The third and final selection chosen for this review is Melissa Bokovoy's "Scattered Graves, Ordered Cemeteries. Commemorating Serbia's Wars of National Liberation, 1912-1918." In this essay, Bokovoy uses "sacred grounds" including gravesites, cemeteries, and the entire province of Kosovo itself as her entry point into an analysis of the intersection of national memory and politics in Serbia. Like many, if not most historians of Yugoslavia and Serbia, Bokovoy argues that the importance of the memory of the Serbian defeat at Kosovo Polje in 1389 cannot be exaggerated. That memory "resonates with many Serbs well into the twentieth century because individually and collectively the Serbian nation has had multiple opportunities to reenact, both physically and symbolically, the experience of their ancestors through its war for national unification beginning in the nineteenth century." (p. 237) Because the wars of national unification were almost universal experiences for Serbs, these sacred grounds "inextricably link the personal and collective experiences of Serbs to the physical and symbolic landscapes of Serbia" (p. 238).
In her analysis of these linkages, Bokovoy traverses the entire range of possibilities-from large and very public commemorations, such as the construction and consecration of churches visited by the King, to individual gravesites in the Moglena mountains. As rich and interesting as her descriptions of these sites are, of more importance is Bokovoy's analysis of the manipulation of the collective memories invoked by Kosovo and by the various gravesites by the Yugoslav king Alexander as part of the process of legitimating his rule. Alexander was excluding the non-Serb peoples of his new state from the symbolic interpretation of these sites of memory, a choice that specifically excluded Croats and Slovenes (not to mention others) from "full participation in the life of the state" (p. 251), instead emphasizing using these commemorations to frame the new state as the result of Serb heroism and sacrifice.
With hindsight, the consequences of this exclusion of the non-Serb peoples from the national mythology are obvious. Given this hindsight and our knowledge of the events of the 1980s and 1990s, it is puzzling that Bokovoy chose not to compare Alexander's manipulation of the national mythology to Slobodan Milosevic's actions in the late 1980s, especially because Milosevic's behavior seems so clearly to be part of a tradition laid down in the first decades of the twentieth century. While comparisons over many decades like this one often lead historians into teleological readings of the past, Bokovoy's analysis of Serb actions in the early decades of the century seems thorough enough to allow her to take this risk. Given the mythology that has grown up around Milosevic's manipulation of the Kosovo legacy, any continuities that could be established (or disproved) between the first and last decades of the century would be a welcome addition to the historiography.
In their own ways, each of the other seven essays in this volume grapple with some of the theoretical and methodological issues apparent in the three examples cited above. Taken as a group, the ten essays demonstrate that this theory and method can significantly expand our understanding of the history of East Central Europe and challenge us to consider which other new approaches to our work might similarly expand our too often limited historiographical world view. At the same time, the essays presented here demonstrate the dangers inherent in just such a project.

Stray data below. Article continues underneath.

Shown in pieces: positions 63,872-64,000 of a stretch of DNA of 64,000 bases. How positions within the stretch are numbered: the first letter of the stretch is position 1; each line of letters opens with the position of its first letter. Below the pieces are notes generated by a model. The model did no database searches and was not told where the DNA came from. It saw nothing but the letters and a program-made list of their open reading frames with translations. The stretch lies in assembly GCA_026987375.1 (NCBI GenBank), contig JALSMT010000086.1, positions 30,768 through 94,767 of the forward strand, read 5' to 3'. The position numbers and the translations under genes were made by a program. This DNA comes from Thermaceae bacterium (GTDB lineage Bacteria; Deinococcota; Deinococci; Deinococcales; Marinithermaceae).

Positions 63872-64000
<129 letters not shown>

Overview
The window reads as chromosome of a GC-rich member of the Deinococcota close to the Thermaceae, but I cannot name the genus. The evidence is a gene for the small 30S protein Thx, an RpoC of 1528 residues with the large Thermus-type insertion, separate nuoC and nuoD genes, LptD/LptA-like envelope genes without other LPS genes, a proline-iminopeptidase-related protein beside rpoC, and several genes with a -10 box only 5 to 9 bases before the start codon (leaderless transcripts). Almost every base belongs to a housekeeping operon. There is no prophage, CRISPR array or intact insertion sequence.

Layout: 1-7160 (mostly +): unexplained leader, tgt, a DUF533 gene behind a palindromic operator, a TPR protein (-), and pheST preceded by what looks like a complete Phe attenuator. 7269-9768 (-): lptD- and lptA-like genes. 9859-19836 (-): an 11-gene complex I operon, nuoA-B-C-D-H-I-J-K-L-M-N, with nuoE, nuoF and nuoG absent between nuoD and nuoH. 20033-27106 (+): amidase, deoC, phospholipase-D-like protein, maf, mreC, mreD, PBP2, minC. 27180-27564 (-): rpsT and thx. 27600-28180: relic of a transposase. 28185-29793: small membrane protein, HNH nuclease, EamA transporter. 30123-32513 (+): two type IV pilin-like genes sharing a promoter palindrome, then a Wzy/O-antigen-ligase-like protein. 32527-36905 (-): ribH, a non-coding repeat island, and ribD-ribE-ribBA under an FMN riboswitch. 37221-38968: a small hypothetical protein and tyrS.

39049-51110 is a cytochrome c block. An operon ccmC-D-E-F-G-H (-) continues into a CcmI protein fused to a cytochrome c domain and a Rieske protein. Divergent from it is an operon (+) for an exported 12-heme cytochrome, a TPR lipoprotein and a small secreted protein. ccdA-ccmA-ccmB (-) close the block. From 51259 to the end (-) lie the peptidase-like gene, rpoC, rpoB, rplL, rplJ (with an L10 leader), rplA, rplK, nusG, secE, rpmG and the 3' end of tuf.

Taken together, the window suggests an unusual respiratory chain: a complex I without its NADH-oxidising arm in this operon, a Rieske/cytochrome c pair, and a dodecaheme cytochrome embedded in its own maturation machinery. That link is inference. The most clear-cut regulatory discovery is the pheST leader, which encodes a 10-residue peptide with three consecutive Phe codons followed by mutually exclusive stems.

Enamored as they are with the possibilities of applying Nora's or Winter's or other's method to the history of East Central Europe, these authors seem untroubled by the problematic nature of the theory they invoke. For example, while Winter's work on the First World War has generally received positive reviews, Nora's reception by his colleagues has been more equivocal. Similarly, Habermas' contributions to historical study-until recently accepted as central to our understanding-are in the process of being reassessed. Recognition of these potential critiques, if only to dismiss them, would go a long way toward improving each of the essays. Thus, the authors in this volume have successfully engaged a theoretical and methodological discussion that our French history colleagues (among others) have been having for a decade, and demonstrated the relevance of this discussion for East Central European historiography. What they have failed to do is advance that discussion beyond proving that it is relevant to our region of study. That, then, is the challenge for each author--how to take the fine work presented here and translate it into something that our colleagues outside the East Central European corner of the historical world will read and engage.
. The two volumes cited most often by these authors are: Pierre Nora, Realms of Memory: The Construction of the French Past (New York: Columbia University Press, 1998), reviewed on H-France at: http://www2.h-net.msu.edu/reviews/showrev.cgi?path=24348924277817); and, Jay Winter, Sites of Memory, Sites of Mourning: The Great War in European Cultural History (Cambridge and New York: Cambridge University Press, 1995), reviewed on H-France at: http://www2.h-net.msu.edu/reviews/showrev.cgi?path=22880849042738)
. Additionally, HABSBURG members may be interested to note that all ten authors are HABSBURG members, and so this collection offers a glimpse into the scholarly projects of one sub-group of our membership.
. Rogers Brubaker, Nationalism Reframed: Nationalism and the National Question in the New EuropeJ (Cambridge: Cambridge University Press, 1996)
. See, for example, Harold Mah, "Phantasies of the Public Sphere: Rethinking the Habermas of Historians," The Journal of Modern History 72 (March 2000), 153-182.
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Mills Kelly. Review of Bucur, Maria; Wingfield, Nancy M., eds., Staging the Past: The Politics of Commemoration in Habsburg Central Europe, 1848 to the Present.